Feather Bound is the latest ‘fairytale’ retelling, this time The Swan Princess. The writing is easy to follow and the story moves quickly. But very lazy world building and somewhat cartoonish characters really let down the story. It’s a book that needs to be read lightly and quickly since it doesn’t stand up to any kind of close scrutiny. This might have been a very creative and interesting take on a much loved foltale but instead we have a modernized fairytale without any magic (or logic).
Story: Dee is trapped in poverty: her mother gone, father a maudlin alcoholic, older sister a gold digger and younger sister self obsessed. It’s up to practical Dee to keep the family together and going – from making sure the electricity is paid to working to pay for rent. When attending the funeral of her father’s good friend, a billionaire businessman, the best friend she had thought dead for years suddenly appears at the funeral – of his father. At the same time, Dee suddenly discovers she is one of the rare people who develop a feather robe – and can thus be enslaved if someone steals one of her feathers (which is pretty easy considering they fall out all the time). Dee is blackmailed into seducing her old friend Hyde and being the instrument of his downfall; either she complies or she will be sold into swan prostitution. But Dee has other plans.
The Swan Princess folktale is one that exists across many cultures in history (Italian “The Dove Girl”, Shetlandic selkies, Croatian She-Wolf, Africa Buffalo Maiden a Russian swan-maiden, Chinese myth of the Cowherd and Weaver Girl and most notably for this story, the Japanese legend of Hagoromo, it is a heavenly spirit, or Tennin, whose robe is stolen and the Crane Wife). Feather Bound looks to have taken pieces from the Crane Wife and the Swan Princess for this story. But nothing about the myth is really explored, expounded upon or even modernized. The most basic aspect of the story, the cliff notes version of an animal/bird maiden able to be enslaved, is stuck jarringly into a modern setting, with no attempt given to make it work.
That lack of world building makes for a very unsatisfying read. Where did the swans come from? Why do so few people know about them? Is anyone doing anything to research how to prevent the condition (which most seem to hate?). About the only nod to the modern milieu is a resistance movement trying to create laws to prevent swan enslavement. And really, that resistance movement is only there as a glaringly obvious Chekhov’s Gun, to be used later as an overly complicated (hey, why not just tell Hyde? He’s rich, he can figure out how to get you out of the blackmail) means of temporarily preventing having to ruin her love interest.
It’s ironic that with so many overly obvious deus ex machina (the boy’s name is Hyde – if that doesn’t tell you his ‘plot twist’ before the end, then you’re able to read a lot more shallowly than I am) that the main character over thinks every single situation. And that’s a problem as well. The characters are one-dimensionally flat and the author’s attempt to show depth by switching up ALL their roles at the end falls miserably flat. Dee is supposed to be strong and dependable, having had to grow up early, but reacts and acts in very simplistic ways throughout (including Scooby Doo level plotting). The sisters are self absorbed and distant (in painful tell but not show observations by Dee) but really just needed a cause to rally around to come together at the end? Hyde is happy and madly in love, easygoing and eager to meet Dee again. Yet somehow has managed to survive a terrible past without psychological repercussions? Honestly, both Dee and Hyde read more like giddy fifteen year olds rather than 17 and 19 near adults. He’s a happy puppy and she’s even more self absorbed than her sisters.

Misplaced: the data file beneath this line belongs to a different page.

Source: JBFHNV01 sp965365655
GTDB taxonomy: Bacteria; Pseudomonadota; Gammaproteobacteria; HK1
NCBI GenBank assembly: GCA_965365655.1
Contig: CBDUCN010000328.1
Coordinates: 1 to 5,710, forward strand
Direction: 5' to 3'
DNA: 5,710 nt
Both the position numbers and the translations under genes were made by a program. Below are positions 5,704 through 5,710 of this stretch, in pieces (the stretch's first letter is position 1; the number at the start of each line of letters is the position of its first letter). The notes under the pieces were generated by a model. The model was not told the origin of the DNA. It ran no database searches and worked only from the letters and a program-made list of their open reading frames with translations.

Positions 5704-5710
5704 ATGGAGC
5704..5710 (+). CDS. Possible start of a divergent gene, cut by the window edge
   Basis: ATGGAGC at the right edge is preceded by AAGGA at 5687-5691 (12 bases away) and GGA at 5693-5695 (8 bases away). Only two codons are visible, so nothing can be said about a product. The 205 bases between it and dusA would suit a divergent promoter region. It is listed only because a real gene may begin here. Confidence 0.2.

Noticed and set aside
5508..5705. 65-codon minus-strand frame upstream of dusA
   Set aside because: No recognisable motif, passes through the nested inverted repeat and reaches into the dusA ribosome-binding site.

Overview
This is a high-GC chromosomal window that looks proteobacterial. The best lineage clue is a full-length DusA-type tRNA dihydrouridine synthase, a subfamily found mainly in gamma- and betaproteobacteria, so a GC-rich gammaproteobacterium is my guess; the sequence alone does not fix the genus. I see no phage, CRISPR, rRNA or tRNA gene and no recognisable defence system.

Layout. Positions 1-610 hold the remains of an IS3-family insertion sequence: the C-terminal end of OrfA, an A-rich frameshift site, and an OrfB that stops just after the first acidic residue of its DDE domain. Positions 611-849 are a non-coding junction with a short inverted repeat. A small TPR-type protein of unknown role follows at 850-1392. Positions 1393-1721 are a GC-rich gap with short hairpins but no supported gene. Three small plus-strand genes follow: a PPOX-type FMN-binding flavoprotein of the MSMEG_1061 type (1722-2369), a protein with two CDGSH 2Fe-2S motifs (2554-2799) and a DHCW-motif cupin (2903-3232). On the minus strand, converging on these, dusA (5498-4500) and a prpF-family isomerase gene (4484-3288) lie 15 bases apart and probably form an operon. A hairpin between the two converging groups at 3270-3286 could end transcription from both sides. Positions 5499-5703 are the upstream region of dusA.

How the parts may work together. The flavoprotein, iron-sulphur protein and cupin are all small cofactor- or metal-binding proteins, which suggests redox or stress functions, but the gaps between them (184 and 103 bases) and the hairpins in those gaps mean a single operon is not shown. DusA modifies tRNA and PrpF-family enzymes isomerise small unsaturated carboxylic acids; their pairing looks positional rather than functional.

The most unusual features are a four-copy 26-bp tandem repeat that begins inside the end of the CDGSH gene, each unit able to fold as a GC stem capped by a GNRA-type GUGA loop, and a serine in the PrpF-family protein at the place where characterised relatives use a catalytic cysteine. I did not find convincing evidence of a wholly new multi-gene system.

In the very least, there is no instalove here, his affection explained through co dependency on her in his formative years. But the wet rag that she is in modern times does make it a bit hard to understand or empathise his attraction at nineteen. So little was went into actually give him or anyone more than the very barest hint of depth.
Because there is absolutely no world building and little character development, the story reads quickly and took me only a few hours to finish. This is a book I’d characterize as a Twinkie – fluffy and overly sweet but ultimately leaving one hungry not soon afterwords for something more substantial. But I was able to finish it, meriting 3 stars. Ideally, this is much better suited for the younger end of the YA spectrum: tweens. With only implied sexual situations and only a bit of swearing, it skews very young.
Reviewed from an ARC.